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Japan's new cabinet: Escape from Ozawa?



10 June 2010 09:23

Rikki Kersten is a professor of politics at the Australian National University.

Japan's new cabinet is designed around the desire to change voter perceptions of two issues: the influence of DPJ power broker Ozawa Ichiro on government, and politician-led policy development. If only things can look different enough by mid-July, the DPJ might still pull off a credible result in the looming half upper house election. But reality can only be delayed for so long. In the end, substance will out.

The new cabinet line-up is brimful of politicians who do not owe their political lives to Ozawa's electoral genius. Ozawa himself is banished from the front line, so things do indeed look different. But the fact remains that 150 members of the DPJ are obligated to Ozawa, and that it was to a great degree Ozawa's strategic brain that enabled the DPJ to romp home last August.

In retiring to the shadows, Ozawa seems to be resuming his familiar role of 'shadow shogun'. He has never been popular, and putting him in a leading role was never a great idea. For the past couple of decades Ozawa has been motivated by the desire to remake – indeed, smash and reconstruct – traditional Japanese political structures. The fact that he did so based on years of training under the influence of the great LDP heavyweights is ironic. It is also his greatest flaw. Ordinary voters are simply not able to suspend belief long enough to associate Ozawa with 'new politics'.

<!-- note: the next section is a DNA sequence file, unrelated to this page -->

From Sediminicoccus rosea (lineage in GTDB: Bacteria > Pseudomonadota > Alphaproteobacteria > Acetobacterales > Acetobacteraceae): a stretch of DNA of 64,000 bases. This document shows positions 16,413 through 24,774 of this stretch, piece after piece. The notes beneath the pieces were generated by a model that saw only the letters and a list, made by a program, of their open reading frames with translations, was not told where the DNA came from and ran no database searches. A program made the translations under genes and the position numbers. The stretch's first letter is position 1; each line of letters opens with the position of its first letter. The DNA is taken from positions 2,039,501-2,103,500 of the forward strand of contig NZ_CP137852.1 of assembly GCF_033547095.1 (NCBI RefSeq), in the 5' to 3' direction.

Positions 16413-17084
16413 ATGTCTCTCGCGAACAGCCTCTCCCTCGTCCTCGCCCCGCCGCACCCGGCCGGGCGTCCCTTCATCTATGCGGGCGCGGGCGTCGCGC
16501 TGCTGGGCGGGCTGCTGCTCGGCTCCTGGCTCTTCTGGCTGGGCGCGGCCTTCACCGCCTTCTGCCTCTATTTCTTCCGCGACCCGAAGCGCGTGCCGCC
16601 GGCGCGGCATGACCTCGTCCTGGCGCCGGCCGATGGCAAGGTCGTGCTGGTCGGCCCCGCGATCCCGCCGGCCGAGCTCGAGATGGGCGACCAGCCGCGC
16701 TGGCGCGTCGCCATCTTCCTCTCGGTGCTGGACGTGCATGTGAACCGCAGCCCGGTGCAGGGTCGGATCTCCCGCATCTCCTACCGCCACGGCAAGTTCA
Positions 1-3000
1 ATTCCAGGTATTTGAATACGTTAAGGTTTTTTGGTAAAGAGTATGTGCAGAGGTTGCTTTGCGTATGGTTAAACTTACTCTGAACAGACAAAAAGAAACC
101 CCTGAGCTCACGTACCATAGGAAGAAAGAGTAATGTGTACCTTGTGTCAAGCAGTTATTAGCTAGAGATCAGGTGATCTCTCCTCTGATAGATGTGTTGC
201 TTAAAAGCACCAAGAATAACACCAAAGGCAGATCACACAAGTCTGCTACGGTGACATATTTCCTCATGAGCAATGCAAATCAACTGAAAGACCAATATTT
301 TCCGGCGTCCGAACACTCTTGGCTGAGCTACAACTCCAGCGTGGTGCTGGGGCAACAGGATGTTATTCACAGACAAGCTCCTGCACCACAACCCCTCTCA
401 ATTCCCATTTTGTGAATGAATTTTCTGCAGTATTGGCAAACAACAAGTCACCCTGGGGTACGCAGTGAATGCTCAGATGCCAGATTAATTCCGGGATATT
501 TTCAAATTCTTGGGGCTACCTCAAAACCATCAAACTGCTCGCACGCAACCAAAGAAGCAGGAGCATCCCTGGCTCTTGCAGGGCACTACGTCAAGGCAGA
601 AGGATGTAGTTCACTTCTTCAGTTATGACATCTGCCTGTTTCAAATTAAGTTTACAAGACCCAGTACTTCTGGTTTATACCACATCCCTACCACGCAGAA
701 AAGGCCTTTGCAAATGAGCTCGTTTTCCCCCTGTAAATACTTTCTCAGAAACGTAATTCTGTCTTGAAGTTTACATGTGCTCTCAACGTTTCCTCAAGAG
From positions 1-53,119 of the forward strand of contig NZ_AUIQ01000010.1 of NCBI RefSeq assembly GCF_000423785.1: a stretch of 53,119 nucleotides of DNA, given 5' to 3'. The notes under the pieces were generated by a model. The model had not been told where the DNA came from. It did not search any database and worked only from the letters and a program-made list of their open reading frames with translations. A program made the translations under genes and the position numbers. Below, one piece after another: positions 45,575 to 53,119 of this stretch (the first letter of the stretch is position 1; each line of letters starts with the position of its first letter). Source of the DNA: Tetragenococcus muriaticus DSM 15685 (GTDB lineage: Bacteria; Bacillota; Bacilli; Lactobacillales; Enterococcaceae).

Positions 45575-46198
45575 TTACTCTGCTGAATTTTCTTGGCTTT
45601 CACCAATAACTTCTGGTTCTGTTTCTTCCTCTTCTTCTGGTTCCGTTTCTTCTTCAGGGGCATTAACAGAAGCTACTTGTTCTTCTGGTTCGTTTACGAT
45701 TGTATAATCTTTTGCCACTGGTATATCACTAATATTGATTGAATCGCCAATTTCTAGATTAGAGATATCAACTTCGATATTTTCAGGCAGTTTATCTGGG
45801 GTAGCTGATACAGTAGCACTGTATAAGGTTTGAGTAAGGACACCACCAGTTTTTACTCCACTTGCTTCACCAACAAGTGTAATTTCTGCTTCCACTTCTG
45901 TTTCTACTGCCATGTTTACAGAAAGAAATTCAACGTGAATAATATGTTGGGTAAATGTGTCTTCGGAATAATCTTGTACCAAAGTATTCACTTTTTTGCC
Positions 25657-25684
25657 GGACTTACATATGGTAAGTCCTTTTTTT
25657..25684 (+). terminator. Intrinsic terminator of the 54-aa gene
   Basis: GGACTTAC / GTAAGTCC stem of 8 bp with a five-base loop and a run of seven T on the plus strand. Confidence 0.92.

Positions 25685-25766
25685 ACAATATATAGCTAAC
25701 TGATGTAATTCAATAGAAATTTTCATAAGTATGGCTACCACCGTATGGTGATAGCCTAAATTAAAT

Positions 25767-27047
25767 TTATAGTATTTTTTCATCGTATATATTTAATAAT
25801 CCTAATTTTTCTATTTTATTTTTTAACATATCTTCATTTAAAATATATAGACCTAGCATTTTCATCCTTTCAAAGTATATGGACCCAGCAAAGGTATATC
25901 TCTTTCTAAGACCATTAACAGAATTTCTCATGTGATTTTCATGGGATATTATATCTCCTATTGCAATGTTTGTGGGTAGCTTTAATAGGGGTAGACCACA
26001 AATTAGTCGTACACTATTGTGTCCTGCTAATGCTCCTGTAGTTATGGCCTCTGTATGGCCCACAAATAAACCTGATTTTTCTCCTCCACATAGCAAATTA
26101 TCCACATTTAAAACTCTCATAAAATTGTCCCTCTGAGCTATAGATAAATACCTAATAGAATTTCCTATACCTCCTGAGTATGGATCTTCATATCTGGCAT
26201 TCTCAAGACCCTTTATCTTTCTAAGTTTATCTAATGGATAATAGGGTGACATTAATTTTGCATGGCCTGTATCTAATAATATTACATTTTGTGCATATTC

And that is what the electoral landslide of last August was all about, at least for the voters. Now the politicians under new Prime Minister Naoto Kan are playing catch-up. Kan (with the delicious slogan 'Yes we Kan!') is trying to make it appear that the new cabinet represents an 'escape from Ozawa', but it may yet turn out to be a mere exercise in apparent distancing.

This brings us to the second perception issue: political competence. Can an administration centred on the Prime Minister's office also deliver and implement credible policy? Put another way: can politics work in Japan if the power-responsibility nexus is placed in the hands of elected politicians instead of bureaucrats? Can the national interest triumph over the pork barrel? Or the media cycle?

While much play has been given in Japan's media to the Ozawa factor, it is the second factor that will make or break the DPJ experiment in Japanese politics. It is only when 'escape from Ozawa' becomes new politics in substance that Japanese politics will be transformed.

Photo by Flickr user olemiswebs, used under a Creative Commons license.

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